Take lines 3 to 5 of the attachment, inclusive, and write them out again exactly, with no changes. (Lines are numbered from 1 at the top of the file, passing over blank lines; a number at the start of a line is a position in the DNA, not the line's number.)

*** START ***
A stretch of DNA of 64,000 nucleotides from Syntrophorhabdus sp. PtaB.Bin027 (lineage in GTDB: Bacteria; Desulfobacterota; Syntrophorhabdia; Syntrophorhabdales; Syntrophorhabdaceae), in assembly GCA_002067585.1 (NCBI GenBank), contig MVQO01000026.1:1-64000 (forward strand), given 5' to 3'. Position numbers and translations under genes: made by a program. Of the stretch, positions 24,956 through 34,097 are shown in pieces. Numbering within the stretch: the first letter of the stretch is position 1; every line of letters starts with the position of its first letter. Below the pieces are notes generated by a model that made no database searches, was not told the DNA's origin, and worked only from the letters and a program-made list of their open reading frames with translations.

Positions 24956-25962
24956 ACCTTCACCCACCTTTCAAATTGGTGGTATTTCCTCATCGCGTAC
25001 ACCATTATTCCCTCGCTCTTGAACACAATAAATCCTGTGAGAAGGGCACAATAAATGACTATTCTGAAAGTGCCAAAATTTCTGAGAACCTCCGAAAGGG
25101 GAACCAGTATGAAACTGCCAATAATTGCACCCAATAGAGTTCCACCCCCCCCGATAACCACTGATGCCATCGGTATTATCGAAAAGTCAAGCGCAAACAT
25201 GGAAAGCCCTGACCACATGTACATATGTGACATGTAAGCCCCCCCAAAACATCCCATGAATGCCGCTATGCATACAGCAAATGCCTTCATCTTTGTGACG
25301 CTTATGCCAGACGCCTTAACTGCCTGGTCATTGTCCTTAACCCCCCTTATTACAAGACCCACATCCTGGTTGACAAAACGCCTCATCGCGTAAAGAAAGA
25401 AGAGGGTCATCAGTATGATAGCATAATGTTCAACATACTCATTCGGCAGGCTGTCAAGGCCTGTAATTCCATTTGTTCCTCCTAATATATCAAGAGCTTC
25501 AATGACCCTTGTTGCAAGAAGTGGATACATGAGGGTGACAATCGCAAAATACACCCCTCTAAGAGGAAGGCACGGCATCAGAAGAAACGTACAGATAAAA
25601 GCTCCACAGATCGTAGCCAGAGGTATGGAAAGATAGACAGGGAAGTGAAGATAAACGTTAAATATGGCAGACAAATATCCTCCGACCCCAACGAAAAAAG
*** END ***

24956 ACCTTCACCCACCTTTCAAATTGGTGGTATTTCCTCATCGCGTAC
25001 ACCATTATTCCCTCGCTCTTGAACACAATAAATCCTGTGAGAAGGGCACAATAAATGACTATTCTGAAAGTGCCAAAATTTCTGAGAACCTCCGAAAGGG
25101 GAACCAGTATGAAACTGCCAATAATTGCACCCAATAGAGTTCCACCCCCCCCGATAACCACTGATGCCATCGGTATTATCGAAAAGTCAAGCGCAAACAT